Positive reaction to proposals
1999 has been a busy year for Dutch pension legislation. Earlier in the year changes were executed to the tax laws following from the Witteveen Commission’s recommendations on flexibility. There are now also proposed changes to the primary pensions supervisory legislation.
The Dutch parliament is discussing a bill intended to change the Pensions and Savings Funds Act (Pensioen- en spaarfondsenwet or PSW). The changes involve:
q minimum funding methods;
q pension accrual may not be greater in later years of service;
q a more detailed actuarial note;
q pension funds with less than 100 active members must reinsure the benefits;
q actuaries and accountants to become whistle-blowers;
q quality standards for pension fund board members and pension fund managers;
q obligatory code of conduct for pension funds;
q enhanced supervisory instruments for the Insurance Supervisory Board (Verzekeringskamer).
The current PSW allows several funding methods. One is the so-called (65-x) method. This allows the effect of salary or other pension increases on past service benefits to be evenly funded over the remaining years of service until retirement (often age 65). Pension funds that use the (65-x) method are therefore often under-funded as measured against leaving service benefits.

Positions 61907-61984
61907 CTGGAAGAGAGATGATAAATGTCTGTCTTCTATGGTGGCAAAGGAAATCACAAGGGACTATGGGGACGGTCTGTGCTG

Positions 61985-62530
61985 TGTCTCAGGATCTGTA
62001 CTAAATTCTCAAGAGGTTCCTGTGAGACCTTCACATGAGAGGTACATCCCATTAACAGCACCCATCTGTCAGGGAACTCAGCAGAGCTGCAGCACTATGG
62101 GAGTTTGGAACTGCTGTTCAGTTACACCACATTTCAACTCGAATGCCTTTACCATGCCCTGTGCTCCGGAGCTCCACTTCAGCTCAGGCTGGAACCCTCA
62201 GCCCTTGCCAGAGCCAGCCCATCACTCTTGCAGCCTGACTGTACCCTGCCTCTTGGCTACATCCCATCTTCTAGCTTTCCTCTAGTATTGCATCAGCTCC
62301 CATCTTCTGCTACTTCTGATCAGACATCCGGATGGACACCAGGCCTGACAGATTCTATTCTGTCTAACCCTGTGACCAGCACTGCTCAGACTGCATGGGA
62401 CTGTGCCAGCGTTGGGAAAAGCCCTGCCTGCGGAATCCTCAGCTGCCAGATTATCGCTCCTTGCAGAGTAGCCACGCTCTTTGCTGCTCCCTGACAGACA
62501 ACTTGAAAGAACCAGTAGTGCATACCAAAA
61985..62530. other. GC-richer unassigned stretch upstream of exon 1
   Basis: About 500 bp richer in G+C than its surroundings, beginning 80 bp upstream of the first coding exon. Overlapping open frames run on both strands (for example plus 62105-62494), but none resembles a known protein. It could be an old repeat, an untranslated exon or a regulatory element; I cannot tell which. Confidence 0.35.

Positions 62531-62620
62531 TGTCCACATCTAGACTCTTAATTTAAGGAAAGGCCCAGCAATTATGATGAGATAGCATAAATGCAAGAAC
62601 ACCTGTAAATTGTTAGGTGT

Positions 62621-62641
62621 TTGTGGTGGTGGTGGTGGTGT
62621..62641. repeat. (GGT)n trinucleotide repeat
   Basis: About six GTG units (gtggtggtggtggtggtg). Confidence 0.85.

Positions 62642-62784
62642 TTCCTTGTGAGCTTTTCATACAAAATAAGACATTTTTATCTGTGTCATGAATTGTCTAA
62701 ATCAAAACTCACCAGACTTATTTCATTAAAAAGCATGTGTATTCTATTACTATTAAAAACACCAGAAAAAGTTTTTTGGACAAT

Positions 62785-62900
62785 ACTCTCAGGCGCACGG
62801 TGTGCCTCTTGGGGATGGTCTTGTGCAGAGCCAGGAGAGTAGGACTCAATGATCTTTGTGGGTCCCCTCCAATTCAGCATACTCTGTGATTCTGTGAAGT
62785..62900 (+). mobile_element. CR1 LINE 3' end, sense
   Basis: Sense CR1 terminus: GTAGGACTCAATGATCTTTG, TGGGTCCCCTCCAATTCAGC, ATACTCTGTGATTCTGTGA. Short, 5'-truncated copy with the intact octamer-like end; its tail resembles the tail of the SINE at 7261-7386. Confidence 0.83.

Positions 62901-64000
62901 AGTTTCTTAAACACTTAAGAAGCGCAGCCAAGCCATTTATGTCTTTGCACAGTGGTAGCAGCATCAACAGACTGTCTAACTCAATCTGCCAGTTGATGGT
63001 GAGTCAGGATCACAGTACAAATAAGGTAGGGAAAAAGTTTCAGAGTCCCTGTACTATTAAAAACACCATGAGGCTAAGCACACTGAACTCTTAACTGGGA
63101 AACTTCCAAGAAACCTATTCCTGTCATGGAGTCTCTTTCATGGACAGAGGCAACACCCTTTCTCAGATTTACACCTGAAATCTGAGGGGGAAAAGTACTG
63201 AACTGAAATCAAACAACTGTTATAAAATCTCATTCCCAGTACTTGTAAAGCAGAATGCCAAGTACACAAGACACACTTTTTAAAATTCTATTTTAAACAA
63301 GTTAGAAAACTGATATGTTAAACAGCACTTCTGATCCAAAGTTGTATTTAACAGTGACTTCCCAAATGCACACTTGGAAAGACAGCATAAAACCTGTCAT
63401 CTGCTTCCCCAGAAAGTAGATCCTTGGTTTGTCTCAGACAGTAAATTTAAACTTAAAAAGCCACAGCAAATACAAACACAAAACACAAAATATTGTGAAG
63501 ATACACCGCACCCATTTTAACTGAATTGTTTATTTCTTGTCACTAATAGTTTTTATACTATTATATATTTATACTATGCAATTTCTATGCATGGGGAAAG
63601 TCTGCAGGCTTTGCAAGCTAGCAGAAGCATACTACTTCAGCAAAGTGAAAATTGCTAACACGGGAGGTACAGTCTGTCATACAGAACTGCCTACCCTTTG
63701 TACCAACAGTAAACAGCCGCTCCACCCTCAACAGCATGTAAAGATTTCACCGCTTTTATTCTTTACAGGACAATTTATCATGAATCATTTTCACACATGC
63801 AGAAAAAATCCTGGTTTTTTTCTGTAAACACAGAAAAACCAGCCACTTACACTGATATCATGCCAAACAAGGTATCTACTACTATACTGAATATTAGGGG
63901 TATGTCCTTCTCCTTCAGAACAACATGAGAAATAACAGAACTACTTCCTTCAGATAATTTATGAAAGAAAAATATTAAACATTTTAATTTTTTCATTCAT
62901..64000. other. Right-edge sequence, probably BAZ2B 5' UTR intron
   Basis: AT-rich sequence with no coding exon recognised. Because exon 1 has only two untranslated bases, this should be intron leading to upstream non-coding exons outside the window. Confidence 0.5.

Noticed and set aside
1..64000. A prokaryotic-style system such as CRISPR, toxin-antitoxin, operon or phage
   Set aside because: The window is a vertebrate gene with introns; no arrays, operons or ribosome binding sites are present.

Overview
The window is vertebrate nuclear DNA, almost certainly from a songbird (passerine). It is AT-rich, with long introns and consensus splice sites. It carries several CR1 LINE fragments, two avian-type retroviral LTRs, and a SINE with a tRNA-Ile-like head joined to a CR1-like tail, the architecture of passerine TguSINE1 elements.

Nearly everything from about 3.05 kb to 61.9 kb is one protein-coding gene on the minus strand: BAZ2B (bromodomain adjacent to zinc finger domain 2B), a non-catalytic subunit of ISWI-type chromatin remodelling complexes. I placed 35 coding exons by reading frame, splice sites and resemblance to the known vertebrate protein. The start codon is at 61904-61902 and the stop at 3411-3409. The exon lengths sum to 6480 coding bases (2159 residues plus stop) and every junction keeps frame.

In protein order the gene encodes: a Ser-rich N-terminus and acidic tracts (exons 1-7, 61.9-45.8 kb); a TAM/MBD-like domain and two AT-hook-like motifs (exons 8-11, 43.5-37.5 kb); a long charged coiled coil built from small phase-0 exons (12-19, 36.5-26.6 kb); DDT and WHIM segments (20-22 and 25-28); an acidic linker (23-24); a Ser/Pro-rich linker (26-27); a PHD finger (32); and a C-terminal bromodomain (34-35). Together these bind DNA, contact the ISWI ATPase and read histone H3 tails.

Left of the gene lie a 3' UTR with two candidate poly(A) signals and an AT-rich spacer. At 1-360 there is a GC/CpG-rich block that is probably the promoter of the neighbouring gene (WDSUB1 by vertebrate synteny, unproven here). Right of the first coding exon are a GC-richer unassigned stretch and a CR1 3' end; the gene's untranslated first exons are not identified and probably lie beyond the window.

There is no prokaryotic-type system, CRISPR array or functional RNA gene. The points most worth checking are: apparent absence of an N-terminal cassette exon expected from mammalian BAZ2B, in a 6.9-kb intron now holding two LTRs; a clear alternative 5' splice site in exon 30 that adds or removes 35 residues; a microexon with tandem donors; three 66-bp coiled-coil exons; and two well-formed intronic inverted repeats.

Under-funding can be a problem when the sponsoring company goes bankrupt. Recent bankruptcies of large companies (such as Fokker Aircraft or DAF Trucks) with (65-x) funded pension funds, prompted the legislator to ban the (65-x) method. Indeed any funding method that re-sults in unfunded accrued pension liabilities will be banned. Unfunded past service accruals must be financed with-in 10 years after the bill becomes effective. The ban on (65-x) funding also applies to insured pension schemes.
The (65-x) method was often used to transfer pension costs into the future. To prevent evasion of the ban on this method, the Dutch legislator intends to prescribe that pension accruals must be evenly spread over the total years of service.
For instance, if a full old-age pension amounts to 70% of final pay after 40 years of service, the yearly accrual percentage must be 1.75%. It will not be permitted to have an accrual of 1.5% in the first 20 years of service and 2% in the last 20 years.
Dutch self-insured pension funds must operate on the basis of a document that describes the funding method, the premium calculation method and the actuarial assumptions and methodologies used by the fund. This document, called an actuarial note, is reviewed by the Insurance Supervisory Board. The new bill prescribes that reinsured pension funds must also submit an actuarial note. Furthermore, the actuarial note must contain more information, such as an organisation chart, a description of granted tenures and a detailed description of the fund’s investment policy.